Monday, November 21, 2016

Archaeology and Analysis


Archaeology and Analysis: Intro

The typical steps to studying organic residues are extraction, instrumentation, and interpretation. Extraction is the removal of the residue from the artifact. The removal of residues can be done through a selection of solvent, temperature and pressure. Instrumentation is the process of separating the removed residue into parts. Chromatograph was the main example used in lecture of 3.985, with gas and mass methods being used depending on the sample. Interpretation is the process of identifying and analyzing the residue’s constituent parts.

Ideal and Aged

The ideal situation would be comparable to the finger print database, where the chromatograph can be compared with a large library of known materials to create a reliable identification without much effort. This is the end goal of ARCHEM. However, ancient materials are quite different from the recently collected samples. For interpretation, there is a balance between achieving a perfect match and the reality of material’s degradation. Due to this, the fragmentation pattern is the most useful technique. Additionally, the analysis of these trace amounts is quite advanced, using isotopes and chemical ratios to date. Combined with ARCHEM, the process of extraction, instrumentation, and interpretation are the method for studying organic residues.

Example: Lipids in Pottery

Lipids that have been left in pottery can be compared against modern samples. Lipids are good for analysis because they are fairly stable since they’re C based and are insoluble in water. This means that they stick around, although there is some degrading. Archaeologists can find how domestication has affected human diet by the introduction of milk. The challenge is that fatty acids are not enough to determine the presence of milk. Also, lipids in pottery can mix; it’s not clear the order that the organic commodity was introduced to the pottery. You can read more about the methods of this example here. However lipids remain a useful material to be focused on with tools of analysis of porous materials like pottery.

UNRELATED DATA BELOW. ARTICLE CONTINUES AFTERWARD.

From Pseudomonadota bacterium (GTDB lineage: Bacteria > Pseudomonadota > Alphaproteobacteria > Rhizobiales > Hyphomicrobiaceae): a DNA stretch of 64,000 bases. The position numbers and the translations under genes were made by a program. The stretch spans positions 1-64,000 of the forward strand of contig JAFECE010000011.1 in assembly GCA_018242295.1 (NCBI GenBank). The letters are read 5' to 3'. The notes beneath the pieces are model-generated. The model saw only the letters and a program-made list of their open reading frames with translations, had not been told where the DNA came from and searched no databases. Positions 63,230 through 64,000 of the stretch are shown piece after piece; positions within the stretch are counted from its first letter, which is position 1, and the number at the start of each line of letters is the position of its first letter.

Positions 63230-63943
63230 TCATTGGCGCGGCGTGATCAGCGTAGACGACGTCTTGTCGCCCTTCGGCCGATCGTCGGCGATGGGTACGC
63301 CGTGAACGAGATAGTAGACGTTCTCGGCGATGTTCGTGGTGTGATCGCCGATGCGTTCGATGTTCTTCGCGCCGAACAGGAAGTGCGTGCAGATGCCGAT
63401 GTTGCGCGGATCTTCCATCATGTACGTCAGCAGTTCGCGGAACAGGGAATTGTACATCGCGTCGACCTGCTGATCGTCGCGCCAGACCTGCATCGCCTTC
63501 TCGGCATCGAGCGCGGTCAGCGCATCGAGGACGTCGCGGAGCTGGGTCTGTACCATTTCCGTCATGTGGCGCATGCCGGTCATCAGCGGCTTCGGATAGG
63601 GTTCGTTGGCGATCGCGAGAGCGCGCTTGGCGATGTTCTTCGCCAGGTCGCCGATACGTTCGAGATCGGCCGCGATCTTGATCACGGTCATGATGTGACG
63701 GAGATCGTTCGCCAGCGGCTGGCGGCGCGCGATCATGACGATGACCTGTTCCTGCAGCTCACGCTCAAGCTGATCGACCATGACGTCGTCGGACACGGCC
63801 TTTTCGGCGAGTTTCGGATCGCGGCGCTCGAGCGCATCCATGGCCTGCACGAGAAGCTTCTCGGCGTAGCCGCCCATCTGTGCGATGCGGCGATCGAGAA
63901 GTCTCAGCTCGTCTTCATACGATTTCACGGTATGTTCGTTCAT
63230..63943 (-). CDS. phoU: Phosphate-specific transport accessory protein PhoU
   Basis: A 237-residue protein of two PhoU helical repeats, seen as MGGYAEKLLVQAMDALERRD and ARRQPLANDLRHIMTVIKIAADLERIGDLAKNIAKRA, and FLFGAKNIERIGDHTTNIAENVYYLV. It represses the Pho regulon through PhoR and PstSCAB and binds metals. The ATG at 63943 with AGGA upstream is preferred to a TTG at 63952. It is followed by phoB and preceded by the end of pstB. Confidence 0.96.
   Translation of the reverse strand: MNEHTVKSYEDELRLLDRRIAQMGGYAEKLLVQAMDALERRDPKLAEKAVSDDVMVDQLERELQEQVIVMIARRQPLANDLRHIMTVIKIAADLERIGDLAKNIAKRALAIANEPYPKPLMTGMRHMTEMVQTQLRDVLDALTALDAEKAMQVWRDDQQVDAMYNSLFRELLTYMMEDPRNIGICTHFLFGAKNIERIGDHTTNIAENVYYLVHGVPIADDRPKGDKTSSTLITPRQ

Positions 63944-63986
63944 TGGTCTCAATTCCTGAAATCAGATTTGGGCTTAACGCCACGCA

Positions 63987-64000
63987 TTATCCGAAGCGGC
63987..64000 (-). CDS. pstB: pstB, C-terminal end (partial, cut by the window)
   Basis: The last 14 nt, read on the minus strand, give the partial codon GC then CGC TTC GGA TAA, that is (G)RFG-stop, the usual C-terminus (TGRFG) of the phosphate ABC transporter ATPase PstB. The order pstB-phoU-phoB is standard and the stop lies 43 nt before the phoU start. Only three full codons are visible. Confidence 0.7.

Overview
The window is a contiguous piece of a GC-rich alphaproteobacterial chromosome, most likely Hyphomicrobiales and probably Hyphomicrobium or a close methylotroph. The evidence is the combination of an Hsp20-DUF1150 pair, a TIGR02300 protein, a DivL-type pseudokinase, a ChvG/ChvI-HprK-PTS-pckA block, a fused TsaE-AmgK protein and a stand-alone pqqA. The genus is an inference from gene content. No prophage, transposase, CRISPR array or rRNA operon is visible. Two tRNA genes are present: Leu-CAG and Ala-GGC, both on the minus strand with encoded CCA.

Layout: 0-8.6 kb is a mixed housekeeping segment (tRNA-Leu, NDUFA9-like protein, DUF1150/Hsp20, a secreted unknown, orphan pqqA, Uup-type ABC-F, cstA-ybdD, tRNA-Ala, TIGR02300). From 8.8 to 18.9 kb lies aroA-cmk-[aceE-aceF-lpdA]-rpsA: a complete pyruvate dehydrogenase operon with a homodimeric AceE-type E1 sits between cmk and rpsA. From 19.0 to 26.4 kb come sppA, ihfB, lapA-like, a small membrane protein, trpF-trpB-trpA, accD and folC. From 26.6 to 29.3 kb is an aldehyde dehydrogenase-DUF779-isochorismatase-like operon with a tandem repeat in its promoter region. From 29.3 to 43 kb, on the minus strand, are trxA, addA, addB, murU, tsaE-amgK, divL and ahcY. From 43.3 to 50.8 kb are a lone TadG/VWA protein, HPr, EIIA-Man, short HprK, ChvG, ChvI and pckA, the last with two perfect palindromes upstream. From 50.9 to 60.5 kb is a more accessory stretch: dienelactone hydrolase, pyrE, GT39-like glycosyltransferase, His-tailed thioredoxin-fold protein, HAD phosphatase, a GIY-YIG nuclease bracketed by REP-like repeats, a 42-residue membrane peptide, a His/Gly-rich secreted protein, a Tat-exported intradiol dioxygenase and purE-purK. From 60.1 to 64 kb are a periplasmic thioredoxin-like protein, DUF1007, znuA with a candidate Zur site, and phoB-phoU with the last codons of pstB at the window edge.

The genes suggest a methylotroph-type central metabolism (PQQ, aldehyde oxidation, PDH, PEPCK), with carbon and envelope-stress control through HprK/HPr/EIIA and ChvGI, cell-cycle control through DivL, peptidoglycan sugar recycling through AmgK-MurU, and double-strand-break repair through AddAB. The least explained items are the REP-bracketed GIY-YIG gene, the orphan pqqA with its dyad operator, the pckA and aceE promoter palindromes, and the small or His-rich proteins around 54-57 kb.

Investigations of vessels dating from the Neolithic period show that biomolecular information, i.e. the structures, distributions, and particularly compound specific d 13 C values derived from individual acyl lipids, can be used to distinguish between subcutaneous fats of the most important classes of domesticated animals exploited by ancient man.
-- New Criteria for the Identification of Animal Fats Preserved in Archaeological Pottery, by Evershed, H. R. Mottram, S.N. Dudd, S. Charters, A. W. Stott, G. J. Lawrence (1997)

Conclusion

The broad implication of studying organic commodities is a movement toward a holistic approach to analysis. By layering information gained through different aspects of analysis and the environment, a better understanding of ancient societies can be found.  The study of organic commodities suggests that a holistic approach would be more useful to approaching archaeological sites and their analysis. For the selection of site on to the preservation of ARCHEM samples, a range of disciplines is necessary. The analytical methods must match the goals of the investigation as informed by a historic background of the culture.